Former President Trump’s attorneys are battling with the Justice Department over a protective order in his criminal case stemming from efforts to overturn the 2020 election and the Jan. 6 Capitol riot.
The proposal would not limit Trump’s ability to discuss the prosecution generally, making it distinct from a gag order, which would restrict Trump’s ability to speak about the case outside of court filings and hearings.
But Trump has claimed prosecutors’ proposal, which would place rules on how Trump can access and discuss evidence he receives in preparing his defense, would violate his First Amendment rights.
A “gag order” refers to a judge barring attorneys, parties or witnesses from discussing a case with the public, according to Cornell University’s Legal Information Institute.
“The special counsel is not seeking a gag order,” said Barbara McQuade, a former U.S. attorney and current law professor at the University of Michigan. “He is instead seeking a protective order that would prevent the public disclosure of discovery material such as evidence, witness grand jury testimony and interviews.”
Prosecutors have been seeking a protective order before turning over any evidence to Trump and his legal team. Resolving the battle could impact the case timeline: Trump’s attorneys have said they can’t suggest a trial date until seeing the scope of prosecutors’ evidence.
On Friday, special counsel Jack Smith told the judge overseeing Trump’s Washington, D.C. criminal case that the government is prepared to provide the former president’s attorneys with a “substantial amount of discovery,” including some to which “the defendant is not entitled at this stage of the proceedings.”
But to do so, the judge must stop Trump from engaging in “improper dissemination or use of discovery materials, including to the public,” Smith said.
The DOJ special counsel argued that Trump has previously issued social media statements regarding witnesses, judges, attorneys and others linked to his legal matters. He cited an ambiguous but forceful post Trump made Friday on Truth Social that read: “IF YOU GO AFTER ME, I’M COMING AFTER YOU!”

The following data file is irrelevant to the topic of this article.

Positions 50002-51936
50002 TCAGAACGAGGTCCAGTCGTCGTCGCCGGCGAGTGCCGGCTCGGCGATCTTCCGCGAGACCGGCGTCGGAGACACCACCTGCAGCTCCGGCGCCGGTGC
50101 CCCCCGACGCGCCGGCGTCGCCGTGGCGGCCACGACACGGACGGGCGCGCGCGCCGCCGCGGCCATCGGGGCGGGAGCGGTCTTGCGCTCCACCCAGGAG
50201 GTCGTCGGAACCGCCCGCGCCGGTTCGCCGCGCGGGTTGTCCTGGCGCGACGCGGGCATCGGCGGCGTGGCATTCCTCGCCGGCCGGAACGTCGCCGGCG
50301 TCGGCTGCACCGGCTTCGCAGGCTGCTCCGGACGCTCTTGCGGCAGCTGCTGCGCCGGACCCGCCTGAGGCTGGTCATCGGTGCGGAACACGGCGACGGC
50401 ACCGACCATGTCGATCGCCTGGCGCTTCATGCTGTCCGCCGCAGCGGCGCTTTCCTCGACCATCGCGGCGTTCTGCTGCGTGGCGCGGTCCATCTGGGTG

“If the defendant were to begin issuing public posts using details — or, for example, grand jury transcripts — obtained in discovery here, it could have a harmful chilling effect on witnesses or adversely affect the fair administration of justice in this case,” Smith wrote in the filing.
Trump’s attorneys hit back, accusing the government of trying to hamper Trump’s First Amendment rights while he runs for president. His attorney’s argued that prosecutors are working for a Justice Department under President Biden, whom the dubbed Trump’s “primary political opponent.”
In response, Smith accused Trump’s attorneys of proposing an order designed to “allow (Trump) to try this case in the media rather than in the courtroom.”
McQuade said protective orders like the one requested by the government are “routinely granted” in criminal cases and will likely be granted in Trump’s case.
“Discovery is intended to help the defendant prepare his defense for trial, not to enable him to try the case in the media,” she said.
The “broad language” proposed by Trump’s attorneys might allow his team to share discovery material with any lawyer who may be assisting Trump as opposed to his retained defense team, she added.
“That would mean that lawyers like Rudy Giuliani and Sidney Powell could receive the discovery material,” McQuade said. “Because they are described as co-conspirators, such language would compromise the integrity of any ongoing investigations.”
The judge overseeing Trump’s case has indicated she plans to hold a hearing this week on the protective order request. She asked Trump’s attorneys and prosecutors to provide possible times by Tuesday afternoon.
Trump’s Jan. 6 case wouldn’t be the first time the former president is put under a protective order in his criminal cases. Judges previously approved such orders for his classified documents case in federal court in Florida and his hush money case in New York state court.
During Trump’s arraignment in the hush money case, prosecutors and the former president’s attorneys indicated they were close to reaching an agreement on a protective order.
But in the weeks following, talks broke down. Trump’s attorneys pushed back against Manhattan prosecutors’ proposal, although the judge ultimately entered a protective order.
In the classified documents case, Trump did not object to a protective order